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Six Iron Workers Trapped After Roof Collapse at Glendale, CA Movie Studio

Six construction workers were rescued recently after they became trapped by materials that collapsed at a movie studio under construction in Glendale, CA. According to Anita Shandi, deputy director of the Glendale Fire Department, the rescue began when firefighters at a station in the 1200 block of Glendale Avenue, “heard a loud noise,” and immediately responded.

Roof beams, or trusses, had collapsed at the construction site which is one building over from the fire station. The May 3rd accident trapped three construction workers in the rubble at ground level and three on cherry pickers. More than 100 firefighters from Glendale, Los Angeles, Burbank, Pasadena, and San Marino fire departments responded and helped with rescue efforts.

Of the three people trapped on the cherry pickers, one was rescued using a firetruck ladder while two others were hoisted off by a Los Angeles Fire Department helicopter. All six workers were rescued within hours, and five of them were taken to a hospital for evaluation. None of the workers suffered major injuries, Shandi said.

The collapse comes during a time of strife in Hollywood as the 2023 Writers Guild Strike is in full swing. The accident is another example of the old Hollywood struggle between non-union and union and shows that it even affects the construction of the actual places that movies are made.

Cut Corners, Risk Lives

At the time of the collapse, 70 workers had been on the job site, however the victims in this incident were all iron workers. Josh Christensen, a labor rep with the Carpenters Union who has been monitoring the build tells BDN that the site was questionable from the start and that general contractor, Designing Building and Consulting (DBaC) hired a non-union crew.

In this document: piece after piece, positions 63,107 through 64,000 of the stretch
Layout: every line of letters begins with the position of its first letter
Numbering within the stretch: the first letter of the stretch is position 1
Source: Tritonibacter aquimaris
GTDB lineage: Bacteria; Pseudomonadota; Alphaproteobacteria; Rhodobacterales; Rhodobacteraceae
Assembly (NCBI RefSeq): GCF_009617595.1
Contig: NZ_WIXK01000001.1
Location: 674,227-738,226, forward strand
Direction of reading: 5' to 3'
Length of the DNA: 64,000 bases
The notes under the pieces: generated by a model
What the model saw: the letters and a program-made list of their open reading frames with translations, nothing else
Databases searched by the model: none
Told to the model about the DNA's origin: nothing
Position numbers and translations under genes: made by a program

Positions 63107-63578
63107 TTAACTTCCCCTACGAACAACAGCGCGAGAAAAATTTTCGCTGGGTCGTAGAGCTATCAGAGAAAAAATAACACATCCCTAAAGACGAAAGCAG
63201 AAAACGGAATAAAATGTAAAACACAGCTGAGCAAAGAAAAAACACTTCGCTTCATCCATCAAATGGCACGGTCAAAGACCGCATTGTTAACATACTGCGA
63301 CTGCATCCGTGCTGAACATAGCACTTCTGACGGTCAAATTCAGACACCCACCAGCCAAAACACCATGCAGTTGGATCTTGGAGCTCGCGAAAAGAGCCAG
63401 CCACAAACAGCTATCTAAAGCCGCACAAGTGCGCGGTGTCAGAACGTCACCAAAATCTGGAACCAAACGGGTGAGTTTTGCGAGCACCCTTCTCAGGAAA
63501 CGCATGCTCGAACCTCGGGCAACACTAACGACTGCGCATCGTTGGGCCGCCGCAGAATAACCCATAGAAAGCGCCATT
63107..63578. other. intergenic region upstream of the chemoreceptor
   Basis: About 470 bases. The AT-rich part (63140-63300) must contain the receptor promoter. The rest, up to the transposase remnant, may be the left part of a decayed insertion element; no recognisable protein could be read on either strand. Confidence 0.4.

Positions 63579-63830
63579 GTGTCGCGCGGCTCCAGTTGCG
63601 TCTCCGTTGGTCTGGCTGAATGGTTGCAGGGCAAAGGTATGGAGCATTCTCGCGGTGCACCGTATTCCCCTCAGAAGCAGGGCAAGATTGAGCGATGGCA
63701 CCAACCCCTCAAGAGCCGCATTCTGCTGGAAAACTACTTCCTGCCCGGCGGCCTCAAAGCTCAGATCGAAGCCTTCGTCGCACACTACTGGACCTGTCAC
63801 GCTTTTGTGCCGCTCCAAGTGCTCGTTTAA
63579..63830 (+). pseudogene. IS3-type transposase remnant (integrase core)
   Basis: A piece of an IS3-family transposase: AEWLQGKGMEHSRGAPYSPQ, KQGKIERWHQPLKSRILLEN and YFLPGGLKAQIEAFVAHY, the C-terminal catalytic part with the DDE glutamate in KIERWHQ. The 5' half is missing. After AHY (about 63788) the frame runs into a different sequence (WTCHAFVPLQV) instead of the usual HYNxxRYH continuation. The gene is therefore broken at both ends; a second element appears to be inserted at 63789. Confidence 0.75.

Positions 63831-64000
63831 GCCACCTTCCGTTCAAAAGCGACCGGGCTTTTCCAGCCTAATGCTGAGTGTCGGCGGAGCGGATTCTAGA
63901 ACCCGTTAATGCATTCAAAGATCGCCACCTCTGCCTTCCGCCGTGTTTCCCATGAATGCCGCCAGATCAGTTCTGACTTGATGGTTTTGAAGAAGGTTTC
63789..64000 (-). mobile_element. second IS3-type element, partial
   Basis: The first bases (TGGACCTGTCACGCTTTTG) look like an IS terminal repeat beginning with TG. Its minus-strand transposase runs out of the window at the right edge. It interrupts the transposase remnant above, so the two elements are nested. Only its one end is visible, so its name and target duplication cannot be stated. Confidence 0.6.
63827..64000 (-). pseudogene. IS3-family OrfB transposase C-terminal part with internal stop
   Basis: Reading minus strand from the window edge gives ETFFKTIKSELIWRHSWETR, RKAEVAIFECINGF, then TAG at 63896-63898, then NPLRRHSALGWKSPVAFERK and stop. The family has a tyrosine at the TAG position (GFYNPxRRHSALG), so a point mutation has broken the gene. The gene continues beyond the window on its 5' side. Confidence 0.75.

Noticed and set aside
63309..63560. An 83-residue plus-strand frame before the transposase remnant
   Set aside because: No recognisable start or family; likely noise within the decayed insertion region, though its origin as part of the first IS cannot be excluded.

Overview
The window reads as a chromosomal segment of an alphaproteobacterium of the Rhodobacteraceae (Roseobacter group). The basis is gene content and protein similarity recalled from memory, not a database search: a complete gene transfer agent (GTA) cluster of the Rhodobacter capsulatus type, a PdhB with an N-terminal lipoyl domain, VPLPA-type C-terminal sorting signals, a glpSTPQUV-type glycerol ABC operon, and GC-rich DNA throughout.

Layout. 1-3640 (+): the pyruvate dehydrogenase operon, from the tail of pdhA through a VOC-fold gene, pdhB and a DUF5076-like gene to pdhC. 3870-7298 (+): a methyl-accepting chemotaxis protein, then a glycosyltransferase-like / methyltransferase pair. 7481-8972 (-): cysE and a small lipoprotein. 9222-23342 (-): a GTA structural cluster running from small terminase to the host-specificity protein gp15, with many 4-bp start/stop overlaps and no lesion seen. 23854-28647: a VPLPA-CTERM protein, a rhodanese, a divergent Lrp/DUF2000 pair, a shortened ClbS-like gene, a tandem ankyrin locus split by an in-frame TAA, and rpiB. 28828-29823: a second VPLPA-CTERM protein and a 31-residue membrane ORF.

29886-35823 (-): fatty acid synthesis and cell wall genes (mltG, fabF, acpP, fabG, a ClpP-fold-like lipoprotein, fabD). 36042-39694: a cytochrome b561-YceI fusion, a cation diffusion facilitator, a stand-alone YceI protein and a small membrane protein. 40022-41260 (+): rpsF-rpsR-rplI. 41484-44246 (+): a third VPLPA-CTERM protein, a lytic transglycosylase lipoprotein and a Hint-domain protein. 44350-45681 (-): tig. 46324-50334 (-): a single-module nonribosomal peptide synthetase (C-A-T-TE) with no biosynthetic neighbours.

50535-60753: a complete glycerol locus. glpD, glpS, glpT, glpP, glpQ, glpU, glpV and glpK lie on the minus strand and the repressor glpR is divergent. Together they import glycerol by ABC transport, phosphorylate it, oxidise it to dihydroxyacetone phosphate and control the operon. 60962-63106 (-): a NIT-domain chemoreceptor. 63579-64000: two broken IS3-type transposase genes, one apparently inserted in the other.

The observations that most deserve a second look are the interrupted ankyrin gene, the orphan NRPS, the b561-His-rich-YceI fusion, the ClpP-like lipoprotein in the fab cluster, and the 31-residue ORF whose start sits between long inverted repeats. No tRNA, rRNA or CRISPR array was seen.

"It is unfortunate that developers sometimes have to learn the hard way when it comes to responsible hiring practices. When you cut corners to save money, you're putting lives at risk. DBaC skimped and this was the outcome." Christensen said.

Non-union job sites have a history of being unsafe due to lax safety protocols, according to industry experts. A 2021 report published by the Illinois Economic Policy Institute surveyed the construction industry and analyzed publicly reported OSHA data which revealed that union worksites have a 19% lower likelihood of an OSHA violation and 34% fewer violations per OSHA inspection than non-union worksites. Despite representing only 14% of construction industry employees, union signatory employers account for just 5% of the industry's OSHA violations.

The collapse comes during a period of upheaval in Hollywood as the ongoing writers' strike has brought the town to a standstill. Christensen says, "The strike for better work conditions and pay for Union writers parallels what happens in construction and this accident is another example of the cost cutting measures that the entertainment industry is currently under fire for."

According to Christensen, the site is now in the process of being demolished. "Was it worth it in the end? I don't think so," he added.

Read full story on KTLA 5

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